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Brocach's Irish Charm Adds to Milwaukee's Pub Scene

Fish and chips, weekend brunch among the attractions

Mar. 9, 2011
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Brocach, in business in Milwaukee since December 2007, pulls off the Irish theme quite well. The original Brocach is located in Madison, right on Capitol Square. The name is especially appropriate for Wisconsin, as "brocach" is Gaelic for "badger den."

The Milwaukee location is in the spot formerly held by the Five & Ten, a relic of the days when tanneries lined this area of Milwaukee. Today, the tanneries have been replaced by apartments and condominiums.

The building was lovingly expanded, with perfectly matched Cream City brickwork. The interior, featuring bars on both levels, is nothing like the old Five & Ten. The lower bar is filled with dark woodwork. Chandeliers are replicas of antique lighting and shelves are filled with bottles of Irish whiskey, other liquor and eclectic bric-a-brac. The bar has wood and glass dividers, called snugs, which afford privacy. The upper level is more open than the lower. There is a fireplace for wintry days and a roof terrace that offers seating in warmer weather. This is a very pleasant place in which to savor a pint or two of Guinness.

The menu generally stays true to the Irish pub formula—exceptions are burgers, Buffalo wings and salads. But what burgers: The 8-ounce ground Angus looks a bit pudgy when placed in a brioche. The basic is the Brocach burger ($10.50), which includes only lettuce and tomato. The mushroom Swiss burger ($12.50) is topped with a portabella mushroom cap, bacon, grilled onion and a Guinness Stout sauce. The roasted beet salad ($8) also does not seem especially Irish, but it too is a good version, featuring baby spinach mixed with arugula. Bits of color are provided by creamy white cheese and roasted golden beets—the color palette is almost the same as the Irish flag.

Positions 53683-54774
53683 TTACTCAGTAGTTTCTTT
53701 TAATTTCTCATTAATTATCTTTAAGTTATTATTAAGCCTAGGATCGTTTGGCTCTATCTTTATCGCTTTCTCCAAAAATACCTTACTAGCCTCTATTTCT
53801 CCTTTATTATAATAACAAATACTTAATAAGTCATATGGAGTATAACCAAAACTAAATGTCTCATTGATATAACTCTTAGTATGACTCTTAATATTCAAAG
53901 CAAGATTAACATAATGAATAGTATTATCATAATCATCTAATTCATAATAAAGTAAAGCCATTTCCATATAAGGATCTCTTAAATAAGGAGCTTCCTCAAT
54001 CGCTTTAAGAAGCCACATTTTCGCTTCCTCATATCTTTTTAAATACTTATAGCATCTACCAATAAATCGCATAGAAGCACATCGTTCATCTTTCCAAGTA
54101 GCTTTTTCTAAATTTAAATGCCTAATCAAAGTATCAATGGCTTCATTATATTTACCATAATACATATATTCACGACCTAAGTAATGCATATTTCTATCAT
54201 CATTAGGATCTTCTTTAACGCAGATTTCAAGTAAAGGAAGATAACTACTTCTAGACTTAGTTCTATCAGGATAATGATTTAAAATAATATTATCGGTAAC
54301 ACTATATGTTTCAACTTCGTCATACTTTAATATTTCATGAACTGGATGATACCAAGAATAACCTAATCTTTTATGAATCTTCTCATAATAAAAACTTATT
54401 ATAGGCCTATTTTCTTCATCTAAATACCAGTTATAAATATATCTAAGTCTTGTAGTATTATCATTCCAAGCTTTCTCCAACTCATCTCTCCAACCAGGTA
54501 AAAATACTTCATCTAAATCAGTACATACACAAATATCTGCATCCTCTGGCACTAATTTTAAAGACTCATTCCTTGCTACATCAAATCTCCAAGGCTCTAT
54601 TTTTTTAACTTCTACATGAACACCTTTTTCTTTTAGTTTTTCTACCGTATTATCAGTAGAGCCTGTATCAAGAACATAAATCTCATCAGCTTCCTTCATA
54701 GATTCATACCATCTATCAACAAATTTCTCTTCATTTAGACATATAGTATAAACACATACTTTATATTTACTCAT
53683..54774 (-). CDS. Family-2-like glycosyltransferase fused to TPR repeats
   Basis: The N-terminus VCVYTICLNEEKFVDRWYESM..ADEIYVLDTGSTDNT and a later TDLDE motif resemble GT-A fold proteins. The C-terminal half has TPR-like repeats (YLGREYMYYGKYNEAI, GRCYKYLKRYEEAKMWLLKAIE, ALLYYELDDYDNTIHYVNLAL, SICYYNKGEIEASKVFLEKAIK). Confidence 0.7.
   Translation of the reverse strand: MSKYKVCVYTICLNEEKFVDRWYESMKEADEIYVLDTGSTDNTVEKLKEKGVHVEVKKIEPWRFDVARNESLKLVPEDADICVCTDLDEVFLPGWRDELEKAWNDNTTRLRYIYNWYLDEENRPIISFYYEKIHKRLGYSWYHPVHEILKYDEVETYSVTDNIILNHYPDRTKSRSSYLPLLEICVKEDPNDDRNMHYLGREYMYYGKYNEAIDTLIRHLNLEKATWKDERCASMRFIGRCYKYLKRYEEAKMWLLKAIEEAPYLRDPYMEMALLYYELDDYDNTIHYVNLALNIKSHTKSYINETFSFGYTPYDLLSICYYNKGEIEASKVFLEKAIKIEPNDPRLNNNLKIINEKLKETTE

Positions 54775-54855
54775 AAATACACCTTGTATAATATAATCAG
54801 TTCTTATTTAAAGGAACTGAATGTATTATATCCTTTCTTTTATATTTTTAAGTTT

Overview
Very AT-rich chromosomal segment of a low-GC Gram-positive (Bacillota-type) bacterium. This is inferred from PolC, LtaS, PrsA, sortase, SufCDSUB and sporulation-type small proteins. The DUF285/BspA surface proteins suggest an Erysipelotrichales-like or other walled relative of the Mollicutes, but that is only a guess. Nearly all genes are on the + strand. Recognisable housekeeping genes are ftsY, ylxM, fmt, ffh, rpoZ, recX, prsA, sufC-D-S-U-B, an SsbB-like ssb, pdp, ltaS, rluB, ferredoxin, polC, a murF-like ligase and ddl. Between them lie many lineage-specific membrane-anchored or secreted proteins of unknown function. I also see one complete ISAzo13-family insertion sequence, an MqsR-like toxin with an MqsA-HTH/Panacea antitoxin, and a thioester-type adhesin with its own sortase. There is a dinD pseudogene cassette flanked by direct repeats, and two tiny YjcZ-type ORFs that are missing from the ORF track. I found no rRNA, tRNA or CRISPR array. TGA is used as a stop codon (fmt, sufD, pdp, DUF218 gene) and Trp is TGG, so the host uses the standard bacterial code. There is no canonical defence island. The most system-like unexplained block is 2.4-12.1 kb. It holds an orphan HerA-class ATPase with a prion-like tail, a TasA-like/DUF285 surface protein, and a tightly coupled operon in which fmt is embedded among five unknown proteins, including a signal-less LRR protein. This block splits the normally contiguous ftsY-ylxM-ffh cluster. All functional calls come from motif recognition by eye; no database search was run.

The Irish specialties start with a very nice potato leek soup ($5). The soup is a puree with a pronounced leek flavor and hints of black pepper. The dinner menu offers Guinness steamed mussels ($13) as a starter. This is a big bowl of PEI mussels in an herbed Guinness cream sauce—simple and nice.

Irish Americans seem to expect to find corned beef in a pub, even though it is an item rarely found on any true Irish menu. At Brocach it is served as a sandwich ($10.50) and an entrée ($13.50). The meat—lean, tender and well trimmed—is accompanied with colcannon mashed potatoes and horseradish cream. The cabbage and potatoes are fine, though the potatoes are a puree. Colcannon potatoes should also include cabbage.

The fish and chips ($13.50) are a clear winner. A pair of haddock filets comes in a fine batter laced with Harp beer. Decent fries and an even better tartar sauce accompany the fish, along with a delightful curry slaw made with cabbage and mushrooms.

Vegetarians are accommodated with a few salads, a black bean burger and wild mushroom pasta.

Brocach also serves a very popular weekend brunch. Arrive early or be prepared for a wait. The signature item is the big Irish breakfast ($12.50), a heaping platter of two eggs with sausage, rashers, black and white pudding, baked beans, grilled tomato and toast. It is also served at lunch and dinner.

The accommodating service is enhanced with Irish cheerfulness. Expect Brocach to be very busy on St. Patrick's Day, as there is no setting that feels as Irish in Milwaukee.

Brocach Irish Pub and Restaurant

1850 N. Water St.

(414) 431-9009


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